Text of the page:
In April 2020, Americans drove 64% fewer miles, and KPMG predicts as much as a 10% reduction in the annual 3 trillion miles driven by Americans. Vehicle ownership may even decline to less than two cars per household.

And cars that are on the road will be safer. 20% of vehicles globally come with additional safety systems like collision avoidance, blind-spot assist, and adaptive cruise control. While self-driving cars are a few years off still, McKinsey predicts that auto insurance premiums could decline by as much as 25% by 2035 due to safety systems and smart vehicles.

These changes means consumers are expecting auto policies that leverage a usage-based pricing model, something traditional insurance IT can’t typically support. In addition to pulling premiums down to stay competitive, auto insurers will need to think about how to measure and implement a mile-by-mile pricing strategy.

3. Delivering a best-in-class customer experience

What cranks up the pressure for auto insurers is that consumers expect this drop.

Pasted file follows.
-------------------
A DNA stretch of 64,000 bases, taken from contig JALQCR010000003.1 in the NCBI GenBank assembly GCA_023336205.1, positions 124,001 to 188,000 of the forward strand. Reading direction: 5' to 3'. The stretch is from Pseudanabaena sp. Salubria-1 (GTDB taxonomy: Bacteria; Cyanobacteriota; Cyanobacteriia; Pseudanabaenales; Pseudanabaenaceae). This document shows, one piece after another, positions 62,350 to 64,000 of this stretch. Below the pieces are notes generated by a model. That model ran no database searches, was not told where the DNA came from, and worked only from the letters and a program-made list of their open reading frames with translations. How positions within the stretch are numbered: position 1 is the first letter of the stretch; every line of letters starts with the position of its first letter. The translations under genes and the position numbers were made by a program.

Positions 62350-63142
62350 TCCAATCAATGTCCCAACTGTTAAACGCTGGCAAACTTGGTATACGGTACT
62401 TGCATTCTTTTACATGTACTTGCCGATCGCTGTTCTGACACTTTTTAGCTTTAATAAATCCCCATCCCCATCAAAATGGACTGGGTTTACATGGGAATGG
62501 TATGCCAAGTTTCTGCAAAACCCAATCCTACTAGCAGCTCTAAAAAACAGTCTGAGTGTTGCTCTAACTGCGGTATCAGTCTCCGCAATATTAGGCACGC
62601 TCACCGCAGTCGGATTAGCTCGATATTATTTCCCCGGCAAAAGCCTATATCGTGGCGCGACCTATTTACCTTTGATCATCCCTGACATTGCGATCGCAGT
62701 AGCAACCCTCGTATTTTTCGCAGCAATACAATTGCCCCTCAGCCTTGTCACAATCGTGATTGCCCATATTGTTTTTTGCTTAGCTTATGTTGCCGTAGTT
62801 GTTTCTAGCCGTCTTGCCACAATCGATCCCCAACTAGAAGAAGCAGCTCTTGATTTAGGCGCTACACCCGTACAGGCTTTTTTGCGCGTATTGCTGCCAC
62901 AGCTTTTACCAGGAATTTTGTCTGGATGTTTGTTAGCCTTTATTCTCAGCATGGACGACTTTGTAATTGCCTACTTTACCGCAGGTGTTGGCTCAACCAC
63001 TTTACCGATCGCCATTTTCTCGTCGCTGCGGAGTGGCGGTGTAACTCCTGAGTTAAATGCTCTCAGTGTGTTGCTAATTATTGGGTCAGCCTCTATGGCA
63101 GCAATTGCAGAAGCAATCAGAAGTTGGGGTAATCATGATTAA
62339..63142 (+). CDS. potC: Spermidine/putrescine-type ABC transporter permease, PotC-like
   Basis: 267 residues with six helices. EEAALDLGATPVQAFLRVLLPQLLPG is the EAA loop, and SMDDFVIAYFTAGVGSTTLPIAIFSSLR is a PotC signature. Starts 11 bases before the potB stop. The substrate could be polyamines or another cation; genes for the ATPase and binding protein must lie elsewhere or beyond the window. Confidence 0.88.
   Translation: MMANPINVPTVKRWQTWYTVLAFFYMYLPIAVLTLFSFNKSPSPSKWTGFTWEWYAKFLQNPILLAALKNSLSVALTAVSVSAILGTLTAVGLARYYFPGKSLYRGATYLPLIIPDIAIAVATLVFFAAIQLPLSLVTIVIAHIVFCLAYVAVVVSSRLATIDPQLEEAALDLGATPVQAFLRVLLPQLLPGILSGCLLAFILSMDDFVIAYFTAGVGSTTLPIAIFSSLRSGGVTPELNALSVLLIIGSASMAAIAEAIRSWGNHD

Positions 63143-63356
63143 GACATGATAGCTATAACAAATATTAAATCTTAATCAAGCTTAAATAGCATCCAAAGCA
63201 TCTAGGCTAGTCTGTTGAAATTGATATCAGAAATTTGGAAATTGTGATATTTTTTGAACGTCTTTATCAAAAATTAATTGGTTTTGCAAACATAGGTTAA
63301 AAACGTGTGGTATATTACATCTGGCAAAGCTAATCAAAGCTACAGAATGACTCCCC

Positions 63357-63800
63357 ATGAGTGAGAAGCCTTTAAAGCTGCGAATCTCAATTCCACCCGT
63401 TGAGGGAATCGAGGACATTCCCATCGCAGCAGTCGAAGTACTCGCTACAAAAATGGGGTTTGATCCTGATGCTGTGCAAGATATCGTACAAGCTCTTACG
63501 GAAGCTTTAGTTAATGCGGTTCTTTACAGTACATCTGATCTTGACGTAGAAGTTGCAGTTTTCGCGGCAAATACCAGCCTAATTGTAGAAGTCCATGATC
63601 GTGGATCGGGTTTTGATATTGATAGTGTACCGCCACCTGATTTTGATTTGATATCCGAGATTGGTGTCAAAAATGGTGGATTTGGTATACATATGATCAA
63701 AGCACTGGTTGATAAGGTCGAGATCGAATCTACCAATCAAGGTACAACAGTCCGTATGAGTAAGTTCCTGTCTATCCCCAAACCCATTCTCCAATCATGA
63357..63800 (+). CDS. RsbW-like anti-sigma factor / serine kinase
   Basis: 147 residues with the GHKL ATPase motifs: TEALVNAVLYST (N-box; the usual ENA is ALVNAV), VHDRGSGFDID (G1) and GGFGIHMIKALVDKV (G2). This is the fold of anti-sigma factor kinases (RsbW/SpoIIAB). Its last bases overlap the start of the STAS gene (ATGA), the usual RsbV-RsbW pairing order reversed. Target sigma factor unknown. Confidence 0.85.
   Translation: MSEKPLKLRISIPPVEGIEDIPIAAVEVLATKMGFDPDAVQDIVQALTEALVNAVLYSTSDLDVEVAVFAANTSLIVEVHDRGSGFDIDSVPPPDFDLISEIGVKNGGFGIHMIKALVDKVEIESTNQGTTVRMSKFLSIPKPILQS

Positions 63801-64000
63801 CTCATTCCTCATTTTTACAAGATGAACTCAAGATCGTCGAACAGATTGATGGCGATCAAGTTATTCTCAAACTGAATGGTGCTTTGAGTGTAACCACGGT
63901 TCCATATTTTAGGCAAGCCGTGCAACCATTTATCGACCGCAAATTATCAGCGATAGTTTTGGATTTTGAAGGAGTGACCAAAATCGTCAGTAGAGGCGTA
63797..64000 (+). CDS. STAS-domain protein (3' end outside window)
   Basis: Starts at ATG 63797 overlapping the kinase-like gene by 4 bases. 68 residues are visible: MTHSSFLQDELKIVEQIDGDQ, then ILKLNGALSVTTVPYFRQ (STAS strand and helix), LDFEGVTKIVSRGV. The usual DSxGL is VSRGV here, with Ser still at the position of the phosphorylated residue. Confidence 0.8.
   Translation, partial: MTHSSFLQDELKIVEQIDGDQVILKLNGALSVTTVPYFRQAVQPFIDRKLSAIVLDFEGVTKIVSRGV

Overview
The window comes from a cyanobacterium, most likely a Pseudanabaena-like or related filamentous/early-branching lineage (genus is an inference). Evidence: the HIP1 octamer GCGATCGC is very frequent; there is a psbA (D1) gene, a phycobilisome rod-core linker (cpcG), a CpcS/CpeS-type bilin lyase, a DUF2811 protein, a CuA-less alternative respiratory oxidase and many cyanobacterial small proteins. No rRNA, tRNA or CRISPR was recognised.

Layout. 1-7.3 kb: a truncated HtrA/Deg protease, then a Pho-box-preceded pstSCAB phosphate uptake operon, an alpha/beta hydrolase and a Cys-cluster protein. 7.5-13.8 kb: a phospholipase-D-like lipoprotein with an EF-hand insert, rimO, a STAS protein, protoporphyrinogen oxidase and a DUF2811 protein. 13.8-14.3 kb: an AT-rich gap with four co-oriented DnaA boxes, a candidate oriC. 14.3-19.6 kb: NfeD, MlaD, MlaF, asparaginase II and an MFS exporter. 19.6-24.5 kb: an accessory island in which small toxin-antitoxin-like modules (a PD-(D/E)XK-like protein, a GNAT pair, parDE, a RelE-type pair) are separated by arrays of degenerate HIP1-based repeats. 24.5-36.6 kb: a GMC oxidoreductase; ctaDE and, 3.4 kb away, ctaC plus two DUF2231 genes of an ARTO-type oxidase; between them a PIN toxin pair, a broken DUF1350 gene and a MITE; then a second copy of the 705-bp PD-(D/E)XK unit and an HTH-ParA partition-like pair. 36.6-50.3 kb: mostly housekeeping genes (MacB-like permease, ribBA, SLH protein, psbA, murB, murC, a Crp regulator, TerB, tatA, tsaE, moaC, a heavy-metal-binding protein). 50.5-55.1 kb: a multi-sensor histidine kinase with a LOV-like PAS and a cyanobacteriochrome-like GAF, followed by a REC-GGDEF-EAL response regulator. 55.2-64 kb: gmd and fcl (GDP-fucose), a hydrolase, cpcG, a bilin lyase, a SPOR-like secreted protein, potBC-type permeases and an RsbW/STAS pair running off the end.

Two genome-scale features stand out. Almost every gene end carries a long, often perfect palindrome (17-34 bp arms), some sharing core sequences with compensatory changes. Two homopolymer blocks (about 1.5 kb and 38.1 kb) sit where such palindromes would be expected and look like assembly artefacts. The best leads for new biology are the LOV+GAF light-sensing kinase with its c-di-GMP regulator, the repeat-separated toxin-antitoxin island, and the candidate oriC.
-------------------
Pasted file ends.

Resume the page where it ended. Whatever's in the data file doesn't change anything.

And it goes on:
With so many players on the market today, if you’re not offering a seamless digital experience, then your customers won’t want to do business with you. Not only is the cost to service claims much higher, you’re putting your customers through an outdated, clunky experience during a time when they’re probably a little stressed. It’s not like you submit an auto insurance claim when your car is running perfectly.

Once you get rid of all of the paper and red tape, your quote time moves to real-time quoting.

Frequently the effort to produce a 360-degree view of policyholders is stymied by siloed data and systems that aren’t connected. To provide a seamless and efficient policyholder experience, insurance systems need to talk to each other. Systems must be able to store, share, and make use of the same data. And that data needs to flow from the initial collection of information, through underwriting, to policy administration, to claims processing — which reduces cost, complexity, and opportunity for errors. 

4. Closing the talent gap